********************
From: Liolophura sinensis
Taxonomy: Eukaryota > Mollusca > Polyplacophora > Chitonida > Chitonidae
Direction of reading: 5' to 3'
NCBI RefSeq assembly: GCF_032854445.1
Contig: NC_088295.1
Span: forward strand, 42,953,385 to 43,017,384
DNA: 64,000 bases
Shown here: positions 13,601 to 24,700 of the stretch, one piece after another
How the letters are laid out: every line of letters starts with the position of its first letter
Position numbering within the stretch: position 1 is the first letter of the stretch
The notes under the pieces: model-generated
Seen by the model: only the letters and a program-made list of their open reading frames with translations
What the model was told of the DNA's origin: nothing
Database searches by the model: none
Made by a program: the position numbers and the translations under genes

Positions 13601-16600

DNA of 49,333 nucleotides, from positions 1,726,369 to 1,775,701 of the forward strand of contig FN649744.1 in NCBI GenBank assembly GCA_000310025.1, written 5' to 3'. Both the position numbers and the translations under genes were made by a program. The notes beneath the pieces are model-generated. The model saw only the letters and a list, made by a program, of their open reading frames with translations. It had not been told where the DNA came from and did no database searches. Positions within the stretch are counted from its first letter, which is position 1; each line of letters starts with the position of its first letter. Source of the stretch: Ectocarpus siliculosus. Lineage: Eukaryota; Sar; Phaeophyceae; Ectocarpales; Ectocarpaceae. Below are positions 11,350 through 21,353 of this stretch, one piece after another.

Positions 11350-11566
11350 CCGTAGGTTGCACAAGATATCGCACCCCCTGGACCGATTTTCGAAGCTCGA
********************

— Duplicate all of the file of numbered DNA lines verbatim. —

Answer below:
From: Liolophura sinensis
Taxonomy: Eukaryota > Mollusca > Polyplacophora > Chitonida > Chitonidae
Direction of reading: 5' to 3'
NCBI RefSeq assembly: GCF_032854445.1
Contig: NC_088295.1
Span: forward strand, 42,953,385 to 43,017,384
DNA: 64,000 bases
Shown here: positions 13,601 to 24,700 of the stretch, one piece after another
How the letters are laid out: every line of letters starts with the position of its first letter
Position numbering within the stretch: position 1 is the first letter of the stretch
The notes under the pieces: model-generated
Seen by the model: only the letters and a program-made list of their open reading frames with translations
What the model was told of the DNA's origin: nothing
Database searches by the model: none
Made by a program: the position numbers and the translations under genes

Positions 13601-16600

DNA of 49,333 nucleotides, from positions 1,726,369 to 1,775,701 of the forward strand of contig FN649744.1 in NCBI GenBank assembly GCA_000310025.1, written 5' to 3'. Both the position numbers and the translations under genes were made by a program. The notes beneath the pieces are model-generated. The model saw only the letters and a list, made by a program, of their open reading frames with translations. It had not been told where the DNA came from and did no database searches. Positions within the stretch are counted from its first letter, which is position 1; each line of letters starts with the position of its first letter. Source of the stretch: Ectocarpus siliculosus. Lineage: Eukaryota; Sar; Phaeophyceae; Ectocarpales; Ectocarpaceae. Below are positions 11,350 through 21,353 of this stretch, one piece after another.

Positions 11350-11566
11350 CCGTAGGTTGCACAAGATATCGCACCCCCTGGACCGATTTTCGAAGCTCGA